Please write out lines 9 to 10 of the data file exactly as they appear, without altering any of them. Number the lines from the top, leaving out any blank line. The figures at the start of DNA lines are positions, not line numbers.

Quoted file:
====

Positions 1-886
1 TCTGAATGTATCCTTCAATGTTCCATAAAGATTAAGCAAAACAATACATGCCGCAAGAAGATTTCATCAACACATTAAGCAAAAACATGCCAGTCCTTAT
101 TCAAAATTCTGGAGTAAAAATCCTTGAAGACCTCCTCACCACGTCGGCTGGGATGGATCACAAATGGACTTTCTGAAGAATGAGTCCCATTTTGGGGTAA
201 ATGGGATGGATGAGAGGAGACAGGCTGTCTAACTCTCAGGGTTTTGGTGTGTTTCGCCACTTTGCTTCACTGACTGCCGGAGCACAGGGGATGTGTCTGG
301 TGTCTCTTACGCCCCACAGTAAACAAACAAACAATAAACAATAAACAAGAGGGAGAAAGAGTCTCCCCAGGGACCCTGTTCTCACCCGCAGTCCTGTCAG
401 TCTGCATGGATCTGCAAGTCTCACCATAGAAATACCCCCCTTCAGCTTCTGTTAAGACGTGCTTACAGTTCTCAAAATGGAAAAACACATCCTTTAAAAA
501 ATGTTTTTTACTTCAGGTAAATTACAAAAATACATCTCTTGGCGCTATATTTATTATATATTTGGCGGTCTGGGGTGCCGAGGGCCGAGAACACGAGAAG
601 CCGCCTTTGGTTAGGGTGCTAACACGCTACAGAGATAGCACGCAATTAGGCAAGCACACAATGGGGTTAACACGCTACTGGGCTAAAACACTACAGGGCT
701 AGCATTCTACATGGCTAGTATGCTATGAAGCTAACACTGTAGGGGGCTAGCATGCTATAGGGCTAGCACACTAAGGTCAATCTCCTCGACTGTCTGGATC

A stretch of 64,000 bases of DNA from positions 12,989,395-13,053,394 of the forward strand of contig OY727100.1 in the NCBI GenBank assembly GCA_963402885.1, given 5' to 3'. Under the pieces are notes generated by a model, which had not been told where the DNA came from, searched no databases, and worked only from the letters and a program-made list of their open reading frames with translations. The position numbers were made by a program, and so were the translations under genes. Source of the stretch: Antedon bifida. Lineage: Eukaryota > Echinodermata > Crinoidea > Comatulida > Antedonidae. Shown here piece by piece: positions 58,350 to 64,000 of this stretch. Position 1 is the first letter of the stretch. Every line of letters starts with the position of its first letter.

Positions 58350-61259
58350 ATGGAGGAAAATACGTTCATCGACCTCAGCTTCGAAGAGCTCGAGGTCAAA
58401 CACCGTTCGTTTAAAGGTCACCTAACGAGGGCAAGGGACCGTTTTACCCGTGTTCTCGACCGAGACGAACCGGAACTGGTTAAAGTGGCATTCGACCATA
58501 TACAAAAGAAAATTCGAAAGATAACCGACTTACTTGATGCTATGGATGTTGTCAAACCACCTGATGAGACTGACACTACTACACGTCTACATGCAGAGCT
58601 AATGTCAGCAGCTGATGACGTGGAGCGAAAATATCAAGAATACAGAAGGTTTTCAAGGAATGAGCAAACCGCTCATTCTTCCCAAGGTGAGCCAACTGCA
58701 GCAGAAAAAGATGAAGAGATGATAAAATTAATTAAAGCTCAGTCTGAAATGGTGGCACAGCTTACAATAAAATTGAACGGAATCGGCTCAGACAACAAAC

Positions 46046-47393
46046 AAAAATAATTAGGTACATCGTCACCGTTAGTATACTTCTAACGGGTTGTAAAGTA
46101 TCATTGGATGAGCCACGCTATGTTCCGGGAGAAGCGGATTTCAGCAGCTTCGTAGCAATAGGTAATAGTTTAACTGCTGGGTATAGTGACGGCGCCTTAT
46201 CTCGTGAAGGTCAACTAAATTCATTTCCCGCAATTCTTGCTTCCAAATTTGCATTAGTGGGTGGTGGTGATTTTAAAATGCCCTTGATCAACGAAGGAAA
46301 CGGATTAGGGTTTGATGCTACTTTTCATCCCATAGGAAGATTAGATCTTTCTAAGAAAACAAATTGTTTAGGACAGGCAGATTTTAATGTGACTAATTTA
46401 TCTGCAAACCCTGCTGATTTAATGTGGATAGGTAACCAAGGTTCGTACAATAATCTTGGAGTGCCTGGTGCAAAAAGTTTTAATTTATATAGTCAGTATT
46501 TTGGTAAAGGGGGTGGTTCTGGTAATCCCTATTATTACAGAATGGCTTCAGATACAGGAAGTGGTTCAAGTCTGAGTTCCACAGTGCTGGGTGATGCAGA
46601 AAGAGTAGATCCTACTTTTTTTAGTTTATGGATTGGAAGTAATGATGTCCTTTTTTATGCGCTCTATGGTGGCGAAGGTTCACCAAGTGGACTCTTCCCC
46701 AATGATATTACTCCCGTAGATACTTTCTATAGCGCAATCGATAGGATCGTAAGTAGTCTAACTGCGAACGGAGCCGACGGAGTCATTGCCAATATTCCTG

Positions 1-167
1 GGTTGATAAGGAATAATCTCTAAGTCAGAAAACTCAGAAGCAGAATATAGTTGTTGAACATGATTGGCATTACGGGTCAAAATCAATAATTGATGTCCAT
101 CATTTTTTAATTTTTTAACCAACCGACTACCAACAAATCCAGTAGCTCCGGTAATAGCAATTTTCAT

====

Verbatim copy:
701 AGCATTCTACATGGCTAGTATGCTATGAAGCTAACACTGTAGGGGGCTAGCATGCTATAGGGCTAGCACACTAAGGTCAATCTCCTCGACTGTCTGGATC

A stretch of 64,000 bases of DNA from positions 12,989,395-13,053,394 of the forward strand of contig OY727100.1 in the NCBI GenBank assembly GCA_963402885.1, given 5' to 3'. Under the pieces are notes generated by a model, which had not been told where the DNA came from, searched no databases, and worked only from the letters and a program-made list of their open reading frames with translations. The position numbers were made by a program, and so were the translations under genes. Source of the stretch: Antedon bifida. Lineage: Eukaryota > Echinodermata > Crinoidea > Comatulida > Antedonidae. Shown here piece by piece: positions 58,350 to 64,000 of this stretch. Position 1 is the first letter of the stretch. Every line of letters starts with the position of its first letter.